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Breaking the Cycle of Violence: finding a place of peace

Breaking the Cycle of Violence: finding a place of peace. Women in Birmingham who have escaped violence at home talk to Siobhan O'Connell.

7 December 2008

Women who have been in an abusive relationship have low self-esteem. In this podcast Siobhan O’Connell meets women who have taken the steps to escape from a violent partner and who are seeking ways to lead fulfilled lives. As Maria from Birmingham says “he had total control over me, I couldn’t even go shopping for 20 minutes, if I went one minute longer I knew it was trouble”.

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In fact, Maria’s self-esteem got so low she literally lost her voice. Women like Maria often go on to repeat the same abusive relationship elsewhere: it is vital that they are given the appropriate kind of support once they have made the decision to leave their partner. Three years on, through the work of a small charity WAITS, Maria has found a voice in the community. She lives with her four children and has hopes of getting a job and one day taking her family on holiday. “WAITS...it’s place where I found myself at peace and not afraid to be myself. Everybody understands what I have been through...nobody will judge me”.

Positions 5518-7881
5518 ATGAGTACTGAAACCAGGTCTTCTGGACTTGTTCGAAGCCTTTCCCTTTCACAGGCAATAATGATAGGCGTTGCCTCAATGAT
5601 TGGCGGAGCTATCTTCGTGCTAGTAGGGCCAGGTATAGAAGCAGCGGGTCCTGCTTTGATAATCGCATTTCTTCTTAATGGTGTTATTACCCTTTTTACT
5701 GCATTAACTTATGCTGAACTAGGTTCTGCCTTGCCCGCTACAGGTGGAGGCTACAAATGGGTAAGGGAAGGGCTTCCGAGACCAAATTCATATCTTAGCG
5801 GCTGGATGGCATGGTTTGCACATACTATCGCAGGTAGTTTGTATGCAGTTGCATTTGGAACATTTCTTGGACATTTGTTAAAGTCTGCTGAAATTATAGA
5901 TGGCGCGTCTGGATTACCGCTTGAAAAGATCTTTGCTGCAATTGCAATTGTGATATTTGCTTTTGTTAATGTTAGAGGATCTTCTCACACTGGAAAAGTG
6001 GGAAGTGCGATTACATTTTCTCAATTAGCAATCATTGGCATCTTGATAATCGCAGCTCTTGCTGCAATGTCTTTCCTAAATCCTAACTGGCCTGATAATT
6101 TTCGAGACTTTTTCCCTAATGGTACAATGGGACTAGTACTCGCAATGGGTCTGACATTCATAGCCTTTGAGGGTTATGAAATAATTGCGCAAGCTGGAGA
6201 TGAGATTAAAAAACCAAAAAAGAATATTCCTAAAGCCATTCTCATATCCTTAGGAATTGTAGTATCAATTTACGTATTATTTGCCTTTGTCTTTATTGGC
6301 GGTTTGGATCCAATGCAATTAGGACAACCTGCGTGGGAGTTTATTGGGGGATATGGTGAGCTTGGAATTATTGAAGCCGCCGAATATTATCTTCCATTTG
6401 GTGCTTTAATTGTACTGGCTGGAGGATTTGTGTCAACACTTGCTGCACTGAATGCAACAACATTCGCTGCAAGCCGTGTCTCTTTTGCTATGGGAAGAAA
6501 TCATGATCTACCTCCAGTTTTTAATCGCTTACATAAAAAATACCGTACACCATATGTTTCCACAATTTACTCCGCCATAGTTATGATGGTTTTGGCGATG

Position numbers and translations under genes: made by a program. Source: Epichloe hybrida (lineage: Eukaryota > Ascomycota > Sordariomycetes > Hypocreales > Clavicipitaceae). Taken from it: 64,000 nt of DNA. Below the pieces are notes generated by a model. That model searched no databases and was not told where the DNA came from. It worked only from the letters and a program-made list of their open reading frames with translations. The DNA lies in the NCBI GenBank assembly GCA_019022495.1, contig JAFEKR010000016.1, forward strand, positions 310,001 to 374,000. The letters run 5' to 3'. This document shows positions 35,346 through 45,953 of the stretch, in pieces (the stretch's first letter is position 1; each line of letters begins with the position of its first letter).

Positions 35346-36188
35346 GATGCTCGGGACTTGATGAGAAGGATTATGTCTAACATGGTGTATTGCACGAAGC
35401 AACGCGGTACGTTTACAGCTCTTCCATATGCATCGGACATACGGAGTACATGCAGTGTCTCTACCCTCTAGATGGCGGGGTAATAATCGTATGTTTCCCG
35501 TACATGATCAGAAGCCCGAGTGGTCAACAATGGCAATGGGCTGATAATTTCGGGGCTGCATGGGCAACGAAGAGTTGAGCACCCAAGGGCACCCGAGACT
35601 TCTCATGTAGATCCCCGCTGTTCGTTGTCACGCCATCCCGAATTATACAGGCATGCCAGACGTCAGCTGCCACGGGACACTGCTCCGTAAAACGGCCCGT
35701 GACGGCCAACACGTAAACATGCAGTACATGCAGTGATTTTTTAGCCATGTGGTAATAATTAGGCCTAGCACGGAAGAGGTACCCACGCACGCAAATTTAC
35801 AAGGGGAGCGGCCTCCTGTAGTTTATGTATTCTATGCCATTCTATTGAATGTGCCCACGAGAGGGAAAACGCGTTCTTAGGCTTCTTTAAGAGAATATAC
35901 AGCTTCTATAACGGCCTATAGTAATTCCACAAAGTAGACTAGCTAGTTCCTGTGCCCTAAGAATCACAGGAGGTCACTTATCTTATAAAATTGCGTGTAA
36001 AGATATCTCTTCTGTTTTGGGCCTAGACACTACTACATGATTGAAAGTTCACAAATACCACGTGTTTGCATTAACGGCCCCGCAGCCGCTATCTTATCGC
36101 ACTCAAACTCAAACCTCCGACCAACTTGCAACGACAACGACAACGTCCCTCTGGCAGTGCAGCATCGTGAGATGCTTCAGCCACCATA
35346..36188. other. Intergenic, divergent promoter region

Through its strict adherence to anonymity WAITS supports women even when they are still in the abusive home, but such organisations are few and far between in the UK. Access to the unique support this kind of network can offer a woman is a postcode lottery - at a time when the need for this kind of service has taken on a new and urgent dimension, with more young women becoming trapped in the rise of gangs and guns in the city of Birmingham.

The music you can hear in this podcast is "Cherry Blossom" by Kevin Macleod (incompetech.com) licensed under Creative Commons

How can Americans fight dark money and disinformation?

Violence, corruption and cynicism threaten America's flagging democracy. Joe Biden has promised to revive it – but can his new administration stem the flow of online disinformation and shady political financing that has eroded the trust of many US voters?

Hear from leading global experts and commentators on what the new president and Congress must do to stem the flood of dark money and misinformation that is warping politics around the world.

Join us on Thursday 21 January, 5pm UK time/12pm EST.

Hear from:

Emily Bell Leonard Tow Professor of Journalism and director, Tow Center for Digital Journalism, Columbia Journalism School

Anoa Changa Journalist focusing on electoral justice, social movements and culture

Peter Geoghegan openDemocracy investigations editor and author of 'Democracy for Sale: Dark Money and Dirty Politics'

Josh Rudolph Fellow for Malign Finance at the Alliance for Securing Democracy

Chair: Mary Fitzgerald Editor-in-chief, openDemocracy 

Further speakers to be announced

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